What's the best thing to do when you are faced with one of those gut-wrenching decisions like whether to quit your job or have a baby or end a relationship?
When I was weighing up whether to leave the Treasury to work as a journalist a few decades back, my mother acted as if it was one of the most momentous decisions I would ever make. My father, who was more relaxed, said it would all be fine.
It turns out dad was right.
The perpetually curious Steven Levitt (best known as the author of Freakonomics) has just published an ingenious study titled Heads Or Tails: The Impact of a Coin Toss on Major Life Decisions and Subsequent Happiness.
Levitt was frustrated that most of the laboratory studies involved small decisions such as whether to take an inconsequential gamble.
So for months he set up his own high-stakes website: FreakonomicsExperiments.com.
His greeting read: Have a problem? We can help. Sometimes in life you face a major decision, and you just don't know what to do. In the end, whatever you choose will essentially be a flip of a coin. Help us by letting Freakonomics Experiments flip that coin for you.
If they went further they were invited to choose a question or write one of their own, take a survey which had buried in it a question about happiness ("How happy would you say you are on a scale of 1 to 10?") then get the machine to toss a virtual coin, and complete follow-up surveys two and six months later.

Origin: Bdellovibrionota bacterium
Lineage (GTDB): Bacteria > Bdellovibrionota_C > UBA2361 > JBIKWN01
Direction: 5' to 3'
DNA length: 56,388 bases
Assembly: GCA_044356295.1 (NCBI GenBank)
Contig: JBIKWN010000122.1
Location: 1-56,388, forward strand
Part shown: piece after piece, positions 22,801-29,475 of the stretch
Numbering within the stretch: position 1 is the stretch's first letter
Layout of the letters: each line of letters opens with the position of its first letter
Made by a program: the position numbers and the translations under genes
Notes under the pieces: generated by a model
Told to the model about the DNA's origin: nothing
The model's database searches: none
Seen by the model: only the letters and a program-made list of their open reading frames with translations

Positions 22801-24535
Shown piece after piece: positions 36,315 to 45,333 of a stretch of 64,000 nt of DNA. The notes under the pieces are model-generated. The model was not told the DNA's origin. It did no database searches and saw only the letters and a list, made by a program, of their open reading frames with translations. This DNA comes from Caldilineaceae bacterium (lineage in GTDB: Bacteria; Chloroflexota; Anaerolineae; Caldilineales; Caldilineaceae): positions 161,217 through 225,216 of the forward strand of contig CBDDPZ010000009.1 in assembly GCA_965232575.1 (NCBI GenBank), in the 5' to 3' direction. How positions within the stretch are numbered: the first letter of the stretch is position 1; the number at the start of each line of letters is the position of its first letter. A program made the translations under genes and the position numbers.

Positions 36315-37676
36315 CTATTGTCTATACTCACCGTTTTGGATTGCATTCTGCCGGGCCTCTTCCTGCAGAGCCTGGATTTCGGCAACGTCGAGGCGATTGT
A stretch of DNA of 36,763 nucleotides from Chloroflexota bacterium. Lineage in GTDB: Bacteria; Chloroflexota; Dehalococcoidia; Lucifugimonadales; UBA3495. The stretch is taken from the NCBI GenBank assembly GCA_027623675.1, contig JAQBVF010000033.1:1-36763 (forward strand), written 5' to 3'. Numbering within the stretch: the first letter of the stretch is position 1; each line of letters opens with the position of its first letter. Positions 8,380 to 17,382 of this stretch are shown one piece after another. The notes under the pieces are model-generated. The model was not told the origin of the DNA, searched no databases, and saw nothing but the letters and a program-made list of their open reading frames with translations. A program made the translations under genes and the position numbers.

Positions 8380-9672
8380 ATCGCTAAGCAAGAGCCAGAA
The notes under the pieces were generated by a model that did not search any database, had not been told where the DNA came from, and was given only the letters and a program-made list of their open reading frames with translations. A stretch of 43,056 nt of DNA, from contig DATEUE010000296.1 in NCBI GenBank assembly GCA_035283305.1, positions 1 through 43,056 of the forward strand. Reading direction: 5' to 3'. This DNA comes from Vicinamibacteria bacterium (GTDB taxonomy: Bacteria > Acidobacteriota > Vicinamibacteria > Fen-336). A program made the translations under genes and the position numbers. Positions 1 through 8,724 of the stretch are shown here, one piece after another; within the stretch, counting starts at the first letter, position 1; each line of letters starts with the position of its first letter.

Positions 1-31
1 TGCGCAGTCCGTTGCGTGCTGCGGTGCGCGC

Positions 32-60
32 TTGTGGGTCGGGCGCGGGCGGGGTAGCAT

The most asked question was "Should I quit my job?" followed by "Should I break up?"
As unlikely as it seems, 3869 people used the website to guide them through those decisions. Another 415 asked whether to have a baby and 22,511 used it in total.
Roughly 63 per cent of those who took part did what the coin said, more than the 50 per cent that would have been expected by chance.
After two and six months the people who had thrown their lot in with the coin were happier than those who had not and must have used some other means to make their decision. And it's not just that they said they were happier. They were also asked to nominate third parties who were asked about their happiness both before and after.
For the really important questions (those about jobs, relationships and babies) the difference in happiness was "especially large – around one full point on a 10 point scale".
Doing what the coin said seemed to really matter. Levitt thinks he knows why. The people who did changed more often than the people who did not. Left to our own devices we've an inbuilt bias against change. Yet more often than we realise it's the best thing we can do. Levitt's no counsellor (he leaves that to his machine) but his advice would be that it's often worthwhile taking a leap into the unknown – far more worthwhile than we think.In The Age and Sydney Morning Herald